Depression among Asian Americans: Review and Recommendations

Michigan State University, East Lansing, MI, USA.
Depression research and treatment 09/2011; 2011:320902. DOI: 10.1155/2011/320902
Source: PubMed

ABSTRACT This article presents a review of the prevalence and manifestation of depression among Asian Americans and discusses some of the existing issues in the assessment and diagnosis of depression among Asian Americans. The authors point out the diversity and increasing numbers of Asian Americans and the need to provide better mental health services for this population. While the prevalence of depression among Asian Americans is lower than that among other ethnic/racial groups, Asian Americans receive treatment for depression less often and its quality is less adequate. In addition, the previous belief that Asians somatize depression may become obsolete as more evidence appears to support that Westerners may "psychologize" depression. The cultural validity of the current DSM-IV conceptualization of depression is questioned. In the course of the review, the theme of complexity emerges: the heterogeneity of ethnic Asian American groups, the multidimensionality of depression, and the intersectionality of multiple factors among depressed Asian Americans.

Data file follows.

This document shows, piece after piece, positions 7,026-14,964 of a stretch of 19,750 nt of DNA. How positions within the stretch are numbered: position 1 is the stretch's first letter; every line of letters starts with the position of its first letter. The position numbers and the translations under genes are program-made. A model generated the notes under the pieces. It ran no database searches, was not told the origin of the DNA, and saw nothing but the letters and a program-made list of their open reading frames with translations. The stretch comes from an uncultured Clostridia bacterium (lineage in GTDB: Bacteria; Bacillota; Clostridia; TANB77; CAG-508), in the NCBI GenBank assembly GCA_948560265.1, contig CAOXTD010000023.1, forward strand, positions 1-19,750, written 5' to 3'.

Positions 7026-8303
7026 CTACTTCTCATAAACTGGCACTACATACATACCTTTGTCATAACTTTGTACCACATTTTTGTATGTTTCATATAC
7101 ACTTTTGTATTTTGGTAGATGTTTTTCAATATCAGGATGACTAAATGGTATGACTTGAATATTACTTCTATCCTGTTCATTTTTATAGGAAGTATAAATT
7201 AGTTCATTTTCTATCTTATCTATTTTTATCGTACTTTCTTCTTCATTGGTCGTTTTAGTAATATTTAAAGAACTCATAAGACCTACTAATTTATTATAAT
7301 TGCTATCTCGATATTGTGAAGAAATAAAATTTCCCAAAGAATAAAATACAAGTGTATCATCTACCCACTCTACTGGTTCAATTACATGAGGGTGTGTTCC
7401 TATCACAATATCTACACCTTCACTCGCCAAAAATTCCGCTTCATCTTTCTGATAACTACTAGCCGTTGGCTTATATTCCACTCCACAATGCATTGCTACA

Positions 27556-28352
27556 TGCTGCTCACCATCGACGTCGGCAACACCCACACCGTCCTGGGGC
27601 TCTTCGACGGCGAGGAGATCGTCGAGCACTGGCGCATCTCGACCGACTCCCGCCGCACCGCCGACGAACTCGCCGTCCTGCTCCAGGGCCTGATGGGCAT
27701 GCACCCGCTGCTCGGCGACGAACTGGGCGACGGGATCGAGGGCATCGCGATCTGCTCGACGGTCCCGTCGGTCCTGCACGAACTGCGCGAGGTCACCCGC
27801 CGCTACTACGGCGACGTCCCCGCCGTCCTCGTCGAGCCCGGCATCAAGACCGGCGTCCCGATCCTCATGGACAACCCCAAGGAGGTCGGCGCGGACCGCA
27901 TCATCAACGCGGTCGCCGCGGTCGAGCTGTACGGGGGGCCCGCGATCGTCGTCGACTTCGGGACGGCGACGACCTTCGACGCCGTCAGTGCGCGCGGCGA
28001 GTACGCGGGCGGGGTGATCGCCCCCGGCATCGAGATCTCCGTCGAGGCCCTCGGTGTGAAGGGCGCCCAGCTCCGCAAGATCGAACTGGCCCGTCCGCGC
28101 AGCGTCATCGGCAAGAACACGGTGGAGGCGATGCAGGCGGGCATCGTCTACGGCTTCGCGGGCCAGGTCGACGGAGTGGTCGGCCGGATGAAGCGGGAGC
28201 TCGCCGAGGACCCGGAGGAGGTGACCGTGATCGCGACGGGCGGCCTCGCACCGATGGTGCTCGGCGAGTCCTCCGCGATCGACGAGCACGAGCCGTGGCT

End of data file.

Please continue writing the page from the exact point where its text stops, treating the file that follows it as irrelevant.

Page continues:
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Available from: Frederick T.L. Leong, Feb 12, 2014
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